Moreover, says Kindelán, “banks’ management of NPL and credit portfolios is very responsible and much more proactive now. They have learned a lot from the previous crisis”.

That said, the banks do see the possibility of an upturn in NPL in a few months’ time, especially as a result of the poor digestion that certain companies will make of the increase in costs due to high inflation, which in the euro area still stands at 8.6%, as well as the impact that the rise in interest rates may have on activity.

Future upturn

“The main purpose of the interest rate hike is to curb inflation and it does so by cooling the economy. This cooling will also have an impact on the sector, on the volume of assets in the sector, and potentially on non-performing loans,” said Kindelán.

A view shared by Santander Spain. Ángel Rivera, CEO of the group’s domestic subsidiary, pointed out at the same forum that for the moment there is no worrying delinquency rate, which is also helped by the fact that many families have a good savings cushion, to which they contributed a lot during the pandemic.

“At the end of the year the situation will probably get a little worse,” he warned, however, as the moderation in demand for credit, which is already being felt, together with high inflation, will mean that “the tension” will be “greater” then. “We will see a rise in NPL,” he pointed out, although he referred to the third and fourth quarters to see the evolution of the effect of the measures taken by the central banks.For his part, Carlos Ventura, general manager of Sabadell, pointed out that “it would be reasonable to expect that some sectors or companies will not be able to pass on inflation in the same way, especially in energy, and this will generate somewhat more NPL in these niches than would be reasonable”. “We expect [delinquencies] to be moderate,” he added.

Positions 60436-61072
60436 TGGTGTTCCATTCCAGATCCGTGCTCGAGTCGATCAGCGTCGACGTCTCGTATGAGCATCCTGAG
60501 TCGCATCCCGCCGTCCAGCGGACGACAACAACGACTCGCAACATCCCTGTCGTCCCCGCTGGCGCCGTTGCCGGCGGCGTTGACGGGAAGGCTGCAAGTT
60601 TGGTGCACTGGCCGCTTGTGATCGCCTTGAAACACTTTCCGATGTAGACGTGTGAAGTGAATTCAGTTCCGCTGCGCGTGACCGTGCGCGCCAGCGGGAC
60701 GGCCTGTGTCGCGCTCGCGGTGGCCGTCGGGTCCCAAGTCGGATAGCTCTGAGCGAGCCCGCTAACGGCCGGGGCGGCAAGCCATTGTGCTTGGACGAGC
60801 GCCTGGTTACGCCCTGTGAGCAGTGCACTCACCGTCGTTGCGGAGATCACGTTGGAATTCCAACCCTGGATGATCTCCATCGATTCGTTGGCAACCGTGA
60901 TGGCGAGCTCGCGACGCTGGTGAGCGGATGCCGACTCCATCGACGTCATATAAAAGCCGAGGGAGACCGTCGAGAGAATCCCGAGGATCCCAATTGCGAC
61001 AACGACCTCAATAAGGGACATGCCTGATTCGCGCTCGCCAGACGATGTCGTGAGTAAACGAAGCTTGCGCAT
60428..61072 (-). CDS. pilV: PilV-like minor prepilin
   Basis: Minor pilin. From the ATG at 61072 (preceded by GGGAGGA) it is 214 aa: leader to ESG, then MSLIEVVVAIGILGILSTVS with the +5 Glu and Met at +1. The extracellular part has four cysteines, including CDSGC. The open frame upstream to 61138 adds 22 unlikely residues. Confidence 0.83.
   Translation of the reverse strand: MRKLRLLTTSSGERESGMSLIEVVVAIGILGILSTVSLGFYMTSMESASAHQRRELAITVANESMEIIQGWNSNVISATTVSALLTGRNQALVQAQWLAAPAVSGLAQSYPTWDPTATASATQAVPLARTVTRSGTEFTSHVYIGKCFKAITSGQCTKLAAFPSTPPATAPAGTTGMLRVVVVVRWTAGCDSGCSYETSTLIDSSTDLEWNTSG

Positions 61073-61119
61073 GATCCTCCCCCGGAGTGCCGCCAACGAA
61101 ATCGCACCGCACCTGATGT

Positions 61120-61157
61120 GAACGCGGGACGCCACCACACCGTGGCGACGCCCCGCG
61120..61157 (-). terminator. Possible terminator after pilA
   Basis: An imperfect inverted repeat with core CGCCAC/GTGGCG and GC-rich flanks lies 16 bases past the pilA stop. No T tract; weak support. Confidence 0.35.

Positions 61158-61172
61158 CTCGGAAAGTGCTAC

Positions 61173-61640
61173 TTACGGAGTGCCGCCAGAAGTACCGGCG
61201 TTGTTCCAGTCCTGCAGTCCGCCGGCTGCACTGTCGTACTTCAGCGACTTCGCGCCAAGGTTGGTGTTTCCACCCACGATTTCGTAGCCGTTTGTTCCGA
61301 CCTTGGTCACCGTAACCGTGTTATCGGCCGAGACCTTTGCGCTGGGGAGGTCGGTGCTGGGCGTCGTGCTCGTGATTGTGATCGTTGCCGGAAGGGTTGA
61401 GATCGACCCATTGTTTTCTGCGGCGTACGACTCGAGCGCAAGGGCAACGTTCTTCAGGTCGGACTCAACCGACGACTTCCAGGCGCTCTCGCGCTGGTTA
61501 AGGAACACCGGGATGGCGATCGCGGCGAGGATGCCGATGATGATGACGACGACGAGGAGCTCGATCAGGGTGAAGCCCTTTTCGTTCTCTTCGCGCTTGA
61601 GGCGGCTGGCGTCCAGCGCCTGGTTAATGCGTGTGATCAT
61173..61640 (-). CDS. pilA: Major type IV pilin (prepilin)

Original Story: El Español | Elena Lozano 
Photo: Banco de España
Edition and translation: Prime Yield

Portuguese banks well placed to absorb rise in impaired loans, says Fitch

Portuguese banks are generally well positioned at their rating level to withstand a likely increase in impaired loans in 2023 resulting from the economic slowdown, high inflation and rising interest rates, Fitch Ratings says.

“We expect the sector’s impaired loans ratio to increase only modestly, partly due to tighter underwriting guidelines introduced in 2018. Moreover, banks have improved their ability to absorb impaired loans through write-offs and sales in recent years by developing in-house loans restructuring teams. Profitability will benefit from higher interest rates, supporting capacity to absorb higher loan impairment charges”, the rating agency states in a release.

Most major Portuguese banks are entering the economic downturn from more favourable positions than before the pandemic due to the active management of legacy impaired loans (cures, granular sales and write-offs) and Portugal’s swift post-pandemic recovery, the analysts conclude. The sector impaired loans ratio was about 3.4% at end-June 2022, according to Banco de Portugal, compared with a peak of about 18% at end-June 2016.